Assessing the effects of climate change on the distribution of pulmonate freshwater snail biodiversity
- 865 Downloads
Global warming is expected to profoundly change the characteristics of freshwater habitats. Increasing evaporation, lower oxygen concentration due to increased water temperatures and changes in precipitation pattern are likely to affect the survival and reproduction of pulmonate freshwater gastropods. Our statistical niche modelling analysis suggests that for a great proportion of the North-West European genera, the range sizes were predicted to decrease by 2,080, even if unlimited dispersal was assumed. The forecasted warming in the cooler northern ranges predicted the emergence of new suitable areas, as well as drastically reduced available habitat in the southern part of the studied region. Phylogenetic signal was inferred for one dimension of the climatic niche. Independent contrast analyses, taking into account the phylogenetic relationships between the taxa, showed a positive correlation between the genera’s climate niche width and the size of future suitable area. In summary, the results predict a profound faunal freshwater gastropod shift for Central Europe, either permitting the establishment of species currently living south of the studied region or permitting the proliferation of organisms relying on the same food resources, if dispersal abilities do not match the rate of climate change.
KeywordsRandom Forest Phylogenetic Signal Suitable Area Multivariate Adaptive Regression Spline Freshwater Snail
This research was performed at the University of Frankfurt and at the Biodiversity and Research Centre. We thank K. Kuhn, R. Kraus, H. Geupel and S. Trumic for technical assistance. C. Albrecht kindly provided samples. We thank also the curators R. Janssen, J. Ablett, T. Backeljau, Z. Fehér, K. Edlinger and late M. Gosteli for access to museum collections. L. Sonesten and J. Økland helped with the use of existing databases. O. Tackenberg and I. Marzolff helped with the use of ArcView and with other GIS-related issues. The work received financial support within the AQUASHIFT DFG priority program (Grant MP390/4-1 to 4-3) and from the research funding programme “LOEWE—Landes-Offensive zur Entwicklung Wissenschaftlich-ökonomischer Exzellenz” of Hesse’s Ministry of Higher Education, Research, and the Arts.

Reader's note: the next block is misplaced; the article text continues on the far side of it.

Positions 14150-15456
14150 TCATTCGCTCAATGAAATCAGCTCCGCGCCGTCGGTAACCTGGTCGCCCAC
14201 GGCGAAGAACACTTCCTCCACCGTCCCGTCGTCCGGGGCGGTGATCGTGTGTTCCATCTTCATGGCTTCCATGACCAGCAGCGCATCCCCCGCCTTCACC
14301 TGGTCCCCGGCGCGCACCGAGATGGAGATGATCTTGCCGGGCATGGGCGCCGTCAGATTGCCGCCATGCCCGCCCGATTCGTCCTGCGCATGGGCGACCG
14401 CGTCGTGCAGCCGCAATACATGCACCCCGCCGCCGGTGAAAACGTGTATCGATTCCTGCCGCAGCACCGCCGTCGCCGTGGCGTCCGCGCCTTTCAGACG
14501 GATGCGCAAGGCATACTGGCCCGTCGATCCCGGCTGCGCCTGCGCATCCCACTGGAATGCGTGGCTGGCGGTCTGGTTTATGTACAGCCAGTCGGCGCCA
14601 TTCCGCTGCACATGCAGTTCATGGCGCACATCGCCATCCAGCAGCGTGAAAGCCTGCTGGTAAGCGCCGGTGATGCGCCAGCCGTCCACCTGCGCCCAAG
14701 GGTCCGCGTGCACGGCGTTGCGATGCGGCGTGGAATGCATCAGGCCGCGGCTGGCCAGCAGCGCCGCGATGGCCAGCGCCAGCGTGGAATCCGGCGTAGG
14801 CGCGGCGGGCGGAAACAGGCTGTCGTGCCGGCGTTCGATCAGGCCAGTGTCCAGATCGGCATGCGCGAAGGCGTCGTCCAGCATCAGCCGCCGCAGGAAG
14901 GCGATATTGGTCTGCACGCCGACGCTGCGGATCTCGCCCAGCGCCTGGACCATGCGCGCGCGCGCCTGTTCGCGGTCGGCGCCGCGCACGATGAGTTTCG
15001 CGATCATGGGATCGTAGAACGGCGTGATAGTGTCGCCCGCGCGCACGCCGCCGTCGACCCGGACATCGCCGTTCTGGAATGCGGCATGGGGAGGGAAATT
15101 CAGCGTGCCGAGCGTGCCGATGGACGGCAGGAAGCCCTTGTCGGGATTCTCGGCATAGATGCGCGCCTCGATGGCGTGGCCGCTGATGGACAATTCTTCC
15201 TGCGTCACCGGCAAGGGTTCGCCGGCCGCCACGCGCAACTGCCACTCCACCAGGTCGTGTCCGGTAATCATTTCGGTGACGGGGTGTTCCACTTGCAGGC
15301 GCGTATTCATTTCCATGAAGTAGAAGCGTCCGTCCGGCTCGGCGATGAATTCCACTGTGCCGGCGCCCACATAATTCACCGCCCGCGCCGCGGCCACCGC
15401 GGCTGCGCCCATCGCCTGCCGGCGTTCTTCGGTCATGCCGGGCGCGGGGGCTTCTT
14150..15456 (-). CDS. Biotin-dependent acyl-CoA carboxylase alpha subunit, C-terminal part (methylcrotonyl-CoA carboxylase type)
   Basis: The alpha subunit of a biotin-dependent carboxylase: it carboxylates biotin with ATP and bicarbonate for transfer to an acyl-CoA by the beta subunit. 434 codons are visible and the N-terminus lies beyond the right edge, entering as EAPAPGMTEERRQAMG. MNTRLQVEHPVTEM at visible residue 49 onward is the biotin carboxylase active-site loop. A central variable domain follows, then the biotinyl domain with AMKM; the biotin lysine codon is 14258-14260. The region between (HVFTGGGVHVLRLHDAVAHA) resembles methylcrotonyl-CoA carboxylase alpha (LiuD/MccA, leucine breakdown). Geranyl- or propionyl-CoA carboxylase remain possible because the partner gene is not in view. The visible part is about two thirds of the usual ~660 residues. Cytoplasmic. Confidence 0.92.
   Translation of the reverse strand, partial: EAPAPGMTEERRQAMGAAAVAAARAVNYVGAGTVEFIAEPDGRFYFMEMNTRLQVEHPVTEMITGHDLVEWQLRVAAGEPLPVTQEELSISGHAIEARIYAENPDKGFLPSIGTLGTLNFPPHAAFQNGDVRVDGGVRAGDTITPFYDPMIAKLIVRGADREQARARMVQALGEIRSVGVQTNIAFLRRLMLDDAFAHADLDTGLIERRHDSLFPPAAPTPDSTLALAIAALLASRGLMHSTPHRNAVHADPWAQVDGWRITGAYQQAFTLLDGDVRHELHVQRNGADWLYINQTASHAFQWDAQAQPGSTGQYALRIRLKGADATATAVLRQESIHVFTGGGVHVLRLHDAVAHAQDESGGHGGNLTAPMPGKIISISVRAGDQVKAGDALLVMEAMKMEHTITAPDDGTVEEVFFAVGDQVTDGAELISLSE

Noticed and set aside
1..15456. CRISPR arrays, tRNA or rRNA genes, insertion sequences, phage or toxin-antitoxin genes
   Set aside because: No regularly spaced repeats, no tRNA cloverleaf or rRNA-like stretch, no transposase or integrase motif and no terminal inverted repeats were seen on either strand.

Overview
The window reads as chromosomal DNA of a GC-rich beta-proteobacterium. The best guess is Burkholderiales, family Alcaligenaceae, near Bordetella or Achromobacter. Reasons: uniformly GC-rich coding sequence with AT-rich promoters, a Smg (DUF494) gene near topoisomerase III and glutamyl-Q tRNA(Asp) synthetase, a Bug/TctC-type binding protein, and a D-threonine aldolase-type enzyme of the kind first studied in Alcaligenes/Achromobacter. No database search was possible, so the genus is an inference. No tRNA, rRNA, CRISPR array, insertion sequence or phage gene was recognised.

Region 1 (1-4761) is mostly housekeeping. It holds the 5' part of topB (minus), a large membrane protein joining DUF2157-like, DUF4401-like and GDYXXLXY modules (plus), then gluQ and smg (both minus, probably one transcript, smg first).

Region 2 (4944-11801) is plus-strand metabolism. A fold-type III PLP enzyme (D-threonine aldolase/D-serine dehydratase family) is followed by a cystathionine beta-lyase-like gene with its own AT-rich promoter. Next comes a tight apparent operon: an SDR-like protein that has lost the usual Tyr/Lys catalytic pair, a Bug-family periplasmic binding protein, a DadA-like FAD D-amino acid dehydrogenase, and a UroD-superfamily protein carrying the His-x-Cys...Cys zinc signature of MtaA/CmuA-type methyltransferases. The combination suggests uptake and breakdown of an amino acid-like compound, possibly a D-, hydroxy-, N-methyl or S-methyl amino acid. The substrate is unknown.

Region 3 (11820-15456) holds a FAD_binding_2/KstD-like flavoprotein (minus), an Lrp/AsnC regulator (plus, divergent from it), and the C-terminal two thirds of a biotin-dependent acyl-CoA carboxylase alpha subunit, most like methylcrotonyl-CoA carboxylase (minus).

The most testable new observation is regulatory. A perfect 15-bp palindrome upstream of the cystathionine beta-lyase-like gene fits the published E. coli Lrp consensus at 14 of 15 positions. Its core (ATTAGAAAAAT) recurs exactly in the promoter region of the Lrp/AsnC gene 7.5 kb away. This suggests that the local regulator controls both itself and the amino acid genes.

- Blomberg SP, Garland T, Ives AR (2003) Testing for phylogenetic signal in comparative data: behavioral traits are more labile. Evolution 57:717–745Google Scholar
- Elith J, Graham CH, Anderson RP, Dudik M, Ferrier S, Guisan A, Hijmans RJ, Huettmann F, Leathwick JR, Lehmann A, Li J, Lohmann G, Loiselle BA, Manion G, Moritz C, Nakamura M, Nakazawa Y, Overton MJ, Peterson AT, Phillips SJ, Richardson K, Scachetti-Pereira R, Schapire RE, Soberon J, Williams S, Wisz MS, Zimmermann NE (2006) Novel methods improve prediction of species’ distributions from occurrence data. Ecography 29:129–151CrossRefGoogle Scholar
- Gates DM (1993) Climate change and its biological consequences. Sinauer Associates, SunderlandGoogle Scholar
- Glöer P (2002) Mollusca I. Süßwassergastropoden Nord—und Mitteleuropas Bestimmungsschlüssel, Lebensweise, Verbreitung. ConchBooks, HackenheimGoogle Scholar
- Glöer P, Meier-Brook C (1998) Süßwassermollusken, HamburgGoogle Scholar
- Harvey PH, Pagel MD (1991) The comparative method in evolutionary biology. Oxford University Press, OxfordGoogle Scholar
- Houghton JT, Ding Y, Griggs DJ, Noguer M, Van Der Linden PJ, Dai X, Maskell K, Johnson CA (2001) Climate change 2001: the scientific basis. Contribution of working group I to the third assessment report of the intergovernmental panel on climate change. Cambridge University Press, CambridgeGoogle Scholar
- Martins EP (2004) COMPARE, version 4.6b. Computer programs for the statistical analysis of comparative data. Department of Biology, Indiana University, BloomingtonGoogle Scholar
- Økland J (1990) Lakes and snails: environment and gastropoda in 1500 Norwegian lakes, ponds and rivers. U.B.S./Dr. W. Backhuys, OegstgeestGoogle Scholar
- R Development Core Team (2008) R: a language and environment for statistical computing. R Foundation for Statistical Computing, ViennaGoogle Scholar
- van der Schalie H, Berry E (1973) The effects of temperature on growth and reproduction of aquatic snails. Sterkiana 50:1–92Google Scholar